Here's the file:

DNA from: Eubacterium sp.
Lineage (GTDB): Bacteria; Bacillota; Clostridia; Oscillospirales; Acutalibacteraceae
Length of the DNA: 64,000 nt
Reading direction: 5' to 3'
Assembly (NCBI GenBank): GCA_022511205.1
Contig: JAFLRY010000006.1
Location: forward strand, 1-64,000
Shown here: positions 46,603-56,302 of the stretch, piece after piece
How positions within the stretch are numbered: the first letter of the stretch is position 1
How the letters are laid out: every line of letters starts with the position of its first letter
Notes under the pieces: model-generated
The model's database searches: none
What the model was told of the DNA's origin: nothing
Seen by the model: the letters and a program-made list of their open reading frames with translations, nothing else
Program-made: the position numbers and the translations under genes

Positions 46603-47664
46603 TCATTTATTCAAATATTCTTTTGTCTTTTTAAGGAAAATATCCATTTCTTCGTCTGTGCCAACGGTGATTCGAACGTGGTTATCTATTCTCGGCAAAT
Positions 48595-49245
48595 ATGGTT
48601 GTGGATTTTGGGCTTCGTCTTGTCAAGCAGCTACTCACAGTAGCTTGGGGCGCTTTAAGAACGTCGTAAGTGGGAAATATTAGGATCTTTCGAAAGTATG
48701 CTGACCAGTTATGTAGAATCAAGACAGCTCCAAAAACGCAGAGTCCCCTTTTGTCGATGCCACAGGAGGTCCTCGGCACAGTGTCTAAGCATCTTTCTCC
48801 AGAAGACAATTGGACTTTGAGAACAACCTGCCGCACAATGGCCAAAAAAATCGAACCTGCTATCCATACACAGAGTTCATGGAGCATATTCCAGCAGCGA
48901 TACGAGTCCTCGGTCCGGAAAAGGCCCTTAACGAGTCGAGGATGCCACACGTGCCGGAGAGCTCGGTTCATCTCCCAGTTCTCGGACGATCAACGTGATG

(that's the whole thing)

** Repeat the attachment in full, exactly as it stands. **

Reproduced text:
DNA from: Eubacterium sp.
Lineage (GTDB): Bacteria; Bacillota; Clostridia; Oscillospirales; Acutalibacteraceae
Length of the DNA: 64,000 nt
Reading direction: 5' to 3'
Assembly (NCBI GenBank): GCA_022511205.1
Contig: JAFLRY010000006.1
Location: forward strand, 1-64,000
Shown here: positions 46,603-56,302 of the stretch, piece after piece
How positions within the stretch are numbered: the first letter of the stretch is position 1
How the letters are laid out: every line of letters starts with the position of its first letter
Notes under the pieces: model-generated
The model's database searches: none
What the model was told of the DNA's origin: nothing
Seen by the model: the letters and a program-made list of their open reading frames with translations, nothing else
Program-made: the position numbers and the translations under genes

Positions 46603-47664
46603 TCATTTATTCAAATATTCTTTTGTCTTTTTAAGGAAAATATCCATTTCTTCGTCTGTGCCAACGGTGATTCGAACGTGGTTATCTATTCTCGGCAAAT
Positions 48595-49245
48595 ATGGTT
48601 GTGGATTTTGGGCTTCGTCTTGTCAAGCAGCTACTCACAGTAGCTTGGGGCGCTTTAAGAACGTCGTAAGTGGGAAATATTAGGATCTTTCGAAAGTATG
48701 CTGACCAGTTATGTAGAATCAAGACAGCTCCAAAAACGCAGAGTCCCCTTTTGTCGATGCCACAGGAGGTCCTCGGCACAGTGTCTAAGCATCTTTCTCC
48801 AGAAGACAATTGGACTTTGAGAACAACCTGCCGCACAATGGCCAAAAAAATCGAACCTGCTATCCATACACAGAGTTCATGGAGCATATTCCAGCAGCGA
48901 TACGAGTCCTCGGTCCGGAAAAGGCCCTTAACGAGTCGAGGATGCCACACGTGCCGGAGAGCTCGGTTCATCTCCCAGTTCTCGGACGATCAACGTGATG